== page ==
- The Washington Times - Wednesday, November 7, 2001

Sharon wants more Jews
LONDON Israeli Prime Minister Ariel Sharon says he plans to bring 1 million more Jews to Israel, the Guardian newspaper reports in today's edition.
"We are not waiting here until [Palestinian President Yasser] Arafat decides to take steps against terror. First of all, we are taking steps against terror, terror he could have avoided," Mr. Sharon said in an interview.
"The other thing is that we are building. We are planning now to bring another 1 million Jews to Israel," he said.
Israel's current population is about 6 million, 5 million of whom are Jewish. Any new wave of immigration could arouse Palestinian fears that the new arrivals would be sent to Jewish settlements in the West Bank and Gaza.

Israeli forces quit Ramallah
NABLUS, West Bank The Israeli army withdrew its troops and tanks from the West Bank city of Ramallah early this morning, despite violence yesterday in which five Palestinians and an Israeli soldier were killed, said an Israeli army spokesman.
The move was the latest pullback from six Palestinian-run towns in the West Bank occupied in the wake of the assassination of an Israeli Cabinet minister on Oct. 17.
"The Israeli forces have taken up positions around Ramallah in a sector where security matters remain the responsibility of Israel and from where our forces can prevent terrorism aimed at our civilians and soldiers," the spokesman said.
Yesterday, three Palestinian gunmen and an Israeli soldier were killed in a clash near the West Bank city of Nablus, which was followed by Palestinian accusations of a "pure execution" of wounded gunmen.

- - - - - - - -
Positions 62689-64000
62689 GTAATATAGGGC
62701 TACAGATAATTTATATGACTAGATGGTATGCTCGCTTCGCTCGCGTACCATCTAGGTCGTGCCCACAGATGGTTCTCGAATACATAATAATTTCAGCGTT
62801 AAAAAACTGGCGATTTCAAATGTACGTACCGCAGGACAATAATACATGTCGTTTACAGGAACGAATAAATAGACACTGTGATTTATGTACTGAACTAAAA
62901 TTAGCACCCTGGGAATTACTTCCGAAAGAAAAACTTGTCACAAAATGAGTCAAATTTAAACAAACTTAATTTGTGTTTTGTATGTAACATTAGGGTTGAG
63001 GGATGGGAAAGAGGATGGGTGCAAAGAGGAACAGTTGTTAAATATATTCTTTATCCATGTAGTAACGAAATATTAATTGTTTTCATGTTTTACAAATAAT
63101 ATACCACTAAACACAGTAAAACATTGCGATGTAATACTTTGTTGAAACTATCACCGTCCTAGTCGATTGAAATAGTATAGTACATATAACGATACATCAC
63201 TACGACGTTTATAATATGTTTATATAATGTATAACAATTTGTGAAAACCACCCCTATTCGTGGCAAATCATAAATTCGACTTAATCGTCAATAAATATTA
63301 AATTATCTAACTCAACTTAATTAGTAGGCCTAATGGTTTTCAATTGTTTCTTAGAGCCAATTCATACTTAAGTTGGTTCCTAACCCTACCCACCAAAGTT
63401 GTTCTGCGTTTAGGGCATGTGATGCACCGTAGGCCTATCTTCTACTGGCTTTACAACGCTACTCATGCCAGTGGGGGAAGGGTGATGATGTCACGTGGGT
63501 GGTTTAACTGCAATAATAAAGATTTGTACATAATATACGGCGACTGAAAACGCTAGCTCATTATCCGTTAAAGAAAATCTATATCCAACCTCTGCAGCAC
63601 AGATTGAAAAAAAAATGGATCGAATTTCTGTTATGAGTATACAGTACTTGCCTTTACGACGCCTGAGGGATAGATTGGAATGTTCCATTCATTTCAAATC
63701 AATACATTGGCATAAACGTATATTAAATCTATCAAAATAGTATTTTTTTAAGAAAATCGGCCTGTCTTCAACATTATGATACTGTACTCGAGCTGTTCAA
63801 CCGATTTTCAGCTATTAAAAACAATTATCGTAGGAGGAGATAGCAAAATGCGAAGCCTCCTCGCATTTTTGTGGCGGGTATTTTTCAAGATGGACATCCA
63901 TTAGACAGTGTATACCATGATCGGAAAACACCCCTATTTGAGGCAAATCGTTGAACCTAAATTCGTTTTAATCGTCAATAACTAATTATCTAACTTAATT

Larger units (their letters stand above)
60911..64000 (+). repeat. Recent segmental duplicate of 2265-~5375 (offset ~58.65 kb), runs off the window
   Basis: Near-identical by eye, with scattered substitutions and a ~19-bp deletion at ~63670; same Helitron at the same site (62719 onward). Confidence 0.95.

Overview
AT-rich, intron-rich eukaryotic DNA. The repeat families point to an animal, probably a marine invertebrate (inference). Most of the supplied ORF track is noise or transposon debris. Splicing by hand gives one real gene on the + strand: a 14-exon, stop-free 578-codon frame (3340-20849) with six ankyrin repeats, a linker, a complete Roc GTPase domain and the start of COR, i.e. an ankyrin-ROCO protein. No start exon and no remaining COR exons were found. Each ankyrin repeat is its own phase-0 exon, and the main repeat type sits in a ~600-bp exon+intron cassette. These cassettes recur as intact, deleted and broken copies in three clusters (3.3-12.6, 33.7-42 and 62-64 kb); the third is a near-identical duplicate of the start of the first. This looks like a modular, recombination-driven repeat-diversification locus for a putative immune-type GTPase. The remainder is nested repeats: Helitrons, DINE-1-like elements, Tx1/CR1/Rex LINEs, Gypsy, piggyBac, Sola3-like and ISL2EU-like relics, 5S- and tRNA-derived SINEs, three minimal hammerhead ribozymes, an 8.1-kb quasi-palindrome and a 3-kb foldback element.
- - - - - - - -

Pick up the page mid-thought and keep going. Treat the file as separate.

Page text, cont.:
In nearby Jenin, a car explosion killed two Palestinian militants, and Palestinian officials accused Israel of assassinating the men. Israel said they died preparing a bomb.

WTO accused of imposing monopoly
BEIRUT Anti-globalization activists meeting here yesterday accused the World Trade Organization (WTO) of becoming a "supreme authority" imposing a monopoly of rich states and powerful multinationals on the Third World.
"There is a danger that the WTO is becoming an international supreme authority that is partially ruling over the countries," said Egyptian Mohammed Douidar, an economics professor at the Beirut Arab University.
Mr. Douidar was speaking to about 150 people at a four-day World Forum on Globalization and Global Trade. This is the second such forum in Lebanon held to protest a WTO meeting beginning in Qatar Friday.
"Under the name of free trade, the WTO is trying to impose an international monopoly by developed countries over developing nations in the technological, trading and services sectors, and even in technological inventions," he said.

Car bomb injures 100 in Madrid
MADRID A car bomb rocked a busy Madrid area during morning rush hour yesterday, injuring about 100 people, authorities said. Within an hour of the blast, police arrested a man and a woman suspected of setting off the explosion for the Basque separatist group Euskadi Ta Askatasuna (ETA), or Basque Homeland and Freedom.
The bomb mangled more than a dozen cars and shattered windows along Corazon de Maria street in northeastern Madrid as thousands of people headed to nearby offices and schools. The street is in one of the capital's busiest areas.
Interior Minister Mariano Rajoy said the bombers' target appeared to be Juan Junquera, secretary-general of the government's scientific-policy department, whose official car was passing when the bomb exploded. Mr. Junquera, a former official with the Interior and Defense ministries, was slightly injured.

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